“Experience is the Best Teacher…”

You’ve heard the expression, Experience is the best teacher, and we all know how true that statement really is…but when you’re talking about a once in a lifetime experience (like your wedding) learning from the successes and failures of those who have gone before you can be very helpful. Fortunately, when it comes to wedding planning, there is a whole industry filled with professionals and couples alike who have been there, done that! And many are eager to share what they learned on the first go ‘round. So today, RiverStone would like to introduce Part 2 to our series “Common Wedding Planning Mistakes & How to Avoid Them.” Consider this a little added insurance against Wedding Day Mayhem!

  1. Booking Hotel Rooms Too Late

If your guests are coming from out of town, they’re going to need a place to stay! During seasons of high traffic, some hotels book up to a year in advance. We recommend that you contact local hotels as early as possible to reserve a “block” of rooms for your guests.

Where to Book:

Use the following criteria to help you narrow down your hotel options:

  • Proximity to the venue
  • Price point
  • Cleanliness
  • Amenities

What to Ask:

  • What is your attrition rate and/or minimum commitment? This will tell you what percentage of rooms in your block must be filled in order to avoid paying penalties.
  • Do you offer discounted rates for blocked rooms?
  • What is your cancellation policy?
  • What other clauses, rules, & regulations should I be aware of?

How Many Rooms to Block:

Reserve fewer rooms initially and increase the size of your block (if needed) as you solidify your guest count. This will help you avoid getting stuck with fees for unused rooms at the end of the day.

Spreading the word:

Include all pertinent hotel info on your wedding website so that your guests can plan accordingly and take full advantage of the blocks that are in place.

  1. Delaying or Neglecting to Send Save the Dates

The purpose of the Save the Date is to give your friends and family enough time to plan to attend your wedding. Showing up for your big day might involve requesting time off of work or school, making travel and lodging arrangements, hiring child or animal care, and/or a significant amount of financial planning. So give your guests enough of a heads up that they can make economical decisions for themselves and their families.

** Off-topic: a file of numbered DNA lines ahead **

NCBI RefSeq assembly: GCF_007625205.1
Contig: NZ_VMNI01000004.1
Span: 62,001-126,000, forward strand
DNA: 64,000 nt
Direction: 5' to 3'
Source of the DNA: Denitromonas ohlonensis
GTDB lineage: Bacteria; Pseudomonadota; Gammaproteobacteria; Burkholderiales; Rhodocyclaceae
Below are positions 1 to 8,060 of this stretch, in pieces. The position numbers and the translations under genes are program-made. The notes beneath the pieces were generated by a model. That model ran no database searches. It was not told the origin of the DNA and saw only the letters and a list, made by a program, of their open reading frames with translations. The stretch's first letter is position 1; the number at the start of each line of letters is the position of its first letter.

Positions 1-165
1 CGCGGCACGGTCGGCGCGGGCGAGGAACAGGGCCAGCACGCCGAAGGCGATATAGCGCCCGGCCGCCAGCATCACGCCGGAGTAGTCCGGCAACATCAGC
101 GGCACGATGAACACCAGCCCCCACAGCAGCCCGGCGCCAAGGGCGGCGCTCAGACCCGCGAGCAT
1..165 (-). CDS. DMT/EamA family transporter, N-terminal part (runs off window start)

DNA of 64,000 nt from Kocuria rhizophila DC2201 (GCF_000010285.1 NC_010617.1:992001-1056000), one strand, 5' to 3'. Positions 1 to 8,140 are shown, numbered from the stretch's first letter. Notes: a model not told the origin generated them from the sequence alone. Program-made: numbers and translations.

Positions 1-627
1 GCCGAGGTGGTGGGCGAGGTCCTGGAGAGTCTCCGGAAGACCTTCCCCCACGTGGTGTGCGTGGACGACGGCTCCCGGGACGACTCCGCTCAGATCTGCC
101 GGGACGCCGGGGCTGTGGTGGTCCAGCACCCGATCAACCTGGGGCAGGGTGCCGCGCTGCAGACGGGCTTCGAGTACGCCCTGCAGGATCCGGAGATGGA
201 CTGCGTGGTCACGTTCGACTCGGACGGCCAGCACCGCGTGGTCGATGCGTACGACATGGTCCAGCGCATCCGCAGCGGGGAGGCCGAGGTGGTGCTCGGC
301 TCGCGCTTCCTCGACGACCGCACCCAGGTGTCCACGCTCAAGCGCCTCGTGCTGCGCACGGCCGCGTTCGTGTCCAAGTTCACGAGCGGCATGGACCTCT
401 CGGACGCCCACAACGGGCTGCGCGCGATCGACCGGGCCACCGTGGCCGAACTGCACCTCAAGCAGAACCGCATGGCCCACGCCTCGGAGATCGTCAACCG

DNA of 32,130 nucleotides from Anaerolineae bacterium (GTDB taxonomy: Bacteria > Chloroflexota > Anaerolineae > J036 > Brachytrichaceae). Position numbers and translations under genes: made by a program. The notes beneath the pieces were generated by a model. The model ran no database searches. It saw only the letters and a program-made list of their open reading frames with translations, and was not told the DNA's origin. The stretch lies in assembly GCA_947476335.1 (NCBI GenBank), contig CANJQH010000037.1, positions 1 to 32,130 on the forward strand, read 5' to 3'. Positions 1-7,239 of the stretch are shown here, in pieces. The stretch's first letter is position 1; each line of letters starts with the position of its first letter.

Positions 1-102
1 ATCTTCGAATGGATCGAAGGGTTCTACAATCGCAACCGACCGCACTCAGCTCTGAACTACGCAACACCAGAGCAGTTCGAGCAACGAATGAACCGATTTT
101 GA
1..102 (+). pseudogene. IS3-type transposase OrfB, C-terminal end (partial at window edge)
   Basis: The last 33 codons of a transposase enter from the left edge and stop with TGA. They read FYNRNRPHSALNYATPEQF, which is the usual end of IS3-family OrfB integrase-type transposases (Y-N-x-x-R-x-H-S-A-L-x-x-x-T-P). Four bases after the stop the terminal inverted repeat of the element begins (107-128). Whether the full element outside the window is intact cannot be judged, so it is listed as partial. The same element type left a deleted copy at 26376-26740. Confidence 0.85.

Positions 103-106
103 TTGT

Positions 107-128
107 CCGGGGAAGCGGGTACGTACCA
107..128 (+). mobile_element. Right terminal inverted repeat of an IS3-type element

When to send:

  • For destination weddings: 6-8 months in advance.
  • For local weddings: 4-6 months in advance.

What to include:

  • Wedding Date
  • Wedding Location (City of the event)
  • Couple’s Names
  • Wedding Website URL
  • “Formal Invitation to Follow”
  1. Forgetting To Make Accommodations for Guest Transportation

Ultimately, nothing is more important than the safety and well being of you and your guests. If you plan to serve alcohol at your event, consider hiring a shuttle, bus, or limo to safely transport guests to and from your venue. Just like any wedding vendor, transportation services tend to book up early during wedding season. So reserve your dates and times as early as possible to ensure availability.

  1. Oversights – Assuming 10% of Guests Will Not Attend

You’ve probably heard that it’s safe to assume that 10% of your guests will decline your wedding invitation. While this might be a safe assumption, it could also be a financial and logistical nightmare if you end up with a higher number of confirmed guests than you anticipated. We recommend that you do not invite more guests than you can honestly afford. And be sure to check with your venue to determine its maximum capacity before you solidify your guest count and distribute your Save the Dates.

  1. Forgetting the Big Picture

At the end of the day, everything else pales in comparison to the big picture of the love and forever commitment you have found in your partner! So remember to take time to appreciate one another, and enjoy this season of life together!